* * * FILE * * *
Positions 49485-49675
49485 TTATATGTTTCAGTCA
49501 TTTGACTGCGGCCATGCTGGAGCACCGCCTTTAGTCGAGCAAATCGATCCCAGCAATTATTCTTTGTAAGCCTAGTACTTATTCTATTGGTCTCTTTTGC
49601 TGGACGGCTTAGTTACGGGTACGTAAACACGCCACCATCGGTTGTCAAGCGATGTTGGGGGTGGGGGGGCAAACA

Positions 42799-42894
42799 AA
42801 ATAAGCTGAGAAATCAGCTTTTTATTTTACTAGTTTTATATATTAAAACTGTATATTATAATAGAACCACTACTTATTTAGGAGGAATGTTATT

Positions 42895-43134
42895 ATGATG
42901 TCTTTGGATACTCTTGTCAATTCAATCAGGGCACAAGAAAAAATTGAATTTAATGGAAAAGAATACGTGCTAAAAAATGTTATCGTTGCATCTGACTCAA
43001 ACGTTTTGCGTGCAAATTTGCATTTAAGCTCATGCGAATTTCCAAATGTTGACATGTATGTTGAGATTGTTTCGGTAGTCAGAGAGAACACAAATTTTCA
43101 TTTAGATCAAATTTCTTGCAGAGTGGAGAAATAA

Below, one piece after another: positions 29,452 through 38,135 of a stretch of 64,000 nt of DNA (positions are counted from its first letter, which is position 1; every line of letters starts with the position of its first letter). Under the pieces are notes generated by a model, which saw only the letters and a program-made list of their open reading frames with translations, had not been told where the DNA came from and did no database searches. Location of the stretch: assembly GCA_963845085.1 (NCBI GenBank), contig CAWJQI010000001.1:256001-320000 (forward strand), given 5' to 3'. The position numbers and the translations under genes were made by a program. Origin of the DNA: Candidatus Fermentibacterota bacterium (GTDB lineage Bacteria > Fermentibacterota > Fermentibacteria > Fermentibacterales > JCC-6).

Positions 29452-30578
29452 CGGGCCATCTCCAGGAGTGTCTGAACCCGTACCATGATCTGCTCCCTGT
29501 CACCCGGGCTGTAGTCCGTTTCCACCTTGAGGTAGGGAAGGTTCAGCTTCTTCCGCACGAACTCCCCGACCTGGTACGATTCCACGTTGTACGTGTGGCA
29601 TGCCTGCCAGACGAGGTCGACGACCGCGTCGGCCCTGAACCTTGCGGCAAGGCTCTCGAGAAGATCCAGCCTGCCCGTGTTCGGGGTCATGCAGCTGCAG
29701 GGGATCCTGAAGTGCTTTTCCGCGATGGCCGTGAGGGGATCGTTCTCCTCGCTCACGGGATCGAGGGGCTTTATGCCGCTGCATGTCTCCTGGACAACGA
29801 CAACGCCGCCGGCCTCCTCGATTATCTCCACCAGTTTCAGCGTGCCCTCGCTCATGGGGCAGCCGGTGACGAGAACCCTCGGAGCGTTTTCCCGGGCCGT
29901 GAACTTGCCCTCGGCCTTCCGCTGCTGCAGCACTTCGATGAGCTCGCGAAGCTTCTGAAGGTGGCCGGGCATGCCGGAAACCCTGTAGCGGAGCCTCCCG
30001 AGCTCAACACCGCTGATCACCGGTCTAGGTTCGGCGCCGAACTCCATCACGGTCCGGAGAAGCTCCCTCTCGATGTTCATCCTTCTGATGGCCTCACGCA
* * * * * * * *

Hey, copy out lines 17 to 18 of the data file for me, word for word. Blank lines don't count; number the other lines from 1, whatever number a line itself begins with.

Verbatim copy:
29601 TGCCTGCCAGACGAGGTCGACGACCGCGTCGGCCCTGAACCTTGCGGCAAGGCTCTCGAGAAGATCCAGCCTGCCCGTGTTCGGGGTCATGCAGCTGCAG
29701 GGGATCCTGAAGTGCTTTTCCGCGATGGCCGTGAGGGGATCGTTCTCCTCGCTCACGGGATCGAGGGGCTTTATGCCGCTGCATGTCTCCTGGACAACGA